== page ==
The quick and flexible way to get off to departure: ten easy-to-use, self-explanatory kiosks for fully automated baggage drop
Hamburg Airport has launched the next generation of airport. With the new, fully automated baggage drop, passengers will benefit from even more independence and flexibility at departure. The aim is to bring passengers to the plane without time-consuming processes. Since the start of November 2017, ten “self bag drop” kiosks have been in operation in Terminal 1. They were officially launched today. Four stations have also been installed for automated check-in. The kiosks, developed and manufactured by Materna GmbH in Dortmund, are technically equipped to provide services for all airlines. The “self bag drop” procedure is currently being used by Air France, KLM and easyJet. Other airlines will be added over time.
“Already after just a short period of operation, we can see that our passengers are not having any problems with the new equipment,” says Johannes Scharnberg, Director of Aviation at Hamburg Airport. “And we are very happy with the system’s stability. Many of our passengers have already discovered the benefits of the kiosks for themselves and given us very positive feedback. We have hardly encountered any technical anxiety on the part of our passengers. The system is straightforward and self-explanatory. Staff are on hand to provide personal support with the process at any time. So nobody needs to worry about being stuck with a machine and no human help.”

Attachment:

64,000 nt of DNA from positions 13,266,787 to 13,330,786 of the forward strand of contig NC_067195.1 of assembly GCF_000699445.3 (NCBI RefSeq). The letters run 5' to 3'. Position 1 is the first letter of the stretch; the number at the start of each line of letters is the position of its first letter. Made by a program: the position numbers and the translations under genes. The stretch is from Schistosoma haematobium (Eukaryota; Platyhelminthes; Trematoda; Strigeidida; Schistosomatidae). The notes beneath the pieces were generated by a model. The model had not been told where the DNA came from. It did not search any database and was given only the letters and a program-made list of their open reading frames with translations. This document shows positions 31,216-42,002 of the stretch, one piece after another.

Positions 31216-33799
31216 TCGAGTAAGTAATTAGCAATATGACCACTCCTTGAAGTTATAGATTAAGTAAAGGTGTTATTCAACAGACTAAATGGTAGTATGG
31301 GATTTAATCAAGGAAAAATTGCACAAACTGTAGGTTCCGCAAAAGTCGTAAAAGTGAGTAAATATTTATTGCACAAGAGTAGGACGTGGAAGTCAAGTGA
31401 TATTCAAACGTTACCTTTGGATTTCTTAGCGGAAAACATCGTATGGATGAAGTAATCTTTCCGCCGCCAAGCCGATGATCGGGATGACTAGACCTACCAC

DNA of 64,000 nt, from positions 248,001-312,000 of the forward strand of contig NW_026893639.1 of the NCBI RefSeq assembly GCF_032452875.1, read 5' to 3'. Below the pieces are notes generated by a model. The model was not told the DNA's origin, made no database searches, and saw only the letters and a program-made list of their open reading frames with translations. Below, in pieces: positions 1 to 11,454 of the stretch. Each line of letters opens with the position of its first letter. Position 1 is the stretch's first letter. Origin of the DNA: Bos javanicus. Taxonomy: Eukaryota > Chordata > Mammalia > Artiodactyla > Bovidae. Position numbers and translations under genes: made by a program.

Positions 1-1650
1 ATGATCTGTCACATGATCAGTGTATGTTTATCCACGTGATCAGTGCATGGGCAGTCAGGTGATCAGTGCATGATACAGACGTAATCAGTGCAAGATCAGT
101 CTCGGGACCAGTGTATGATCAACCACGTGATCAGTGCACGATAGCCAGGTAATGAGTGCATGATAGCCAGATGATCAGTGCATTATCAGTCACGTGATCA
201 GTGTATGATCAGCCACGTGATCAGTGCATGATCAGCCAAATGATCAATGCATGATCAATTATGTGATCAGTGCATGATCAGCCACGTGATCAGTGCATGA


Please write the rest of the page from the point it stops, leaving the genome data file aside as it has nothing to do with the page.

User-friendly and secure — with Scandinavian design
User-friendly and with the maximum possible comfort for passengers and airlines whilst fulfilling the highest security standards: these were the most important technical requirements imposed on the manufacturer. The design of the complete system fits well in the architecture and atmosphere of the terminals. “With our Danish partner, Marcus Pedersen, we found an attractive solution,” says Dr Georg Oschmann, Executive Vice President Mobility at Materna. “And with numerous self-service projects at over 70 airports worldwide behind us, we have a great deal of experience in the implementation of self-service solutions for passenger handling.”
Hamburg Airport's pioneering role
Hamburg Airport has taken a pioneering role in the deployment of self-service systems in Germany. The first “self bag drop” kiosks were introduced here three years ago. The new solution, however, adds features such as baggage classification. “The kiosks immediately detect items that shouldn’t be conveyed using the automated baggage transportation system,” explains Reinhard Augustin, Sales Director at Materna. “The passenger is then informed via the display that the item is to be checked as oversized baggage. This applies, for example, to folded strollers and prams, as well as to trekking backpacks with dangling shoulder straps that could block the conveyor system.” Checked items are automatically photographed. “In the event of damage or loss, for example, this makes it easier for the passenger to prove that the baggage was in good condition when it was checked in,” continues Reinhard Augustin. A further advantage for passengers is the larger number of kiosks available. In the past, for example, an easyJet passenger could only drop baggage at one kiosk, but now the whole ten are available.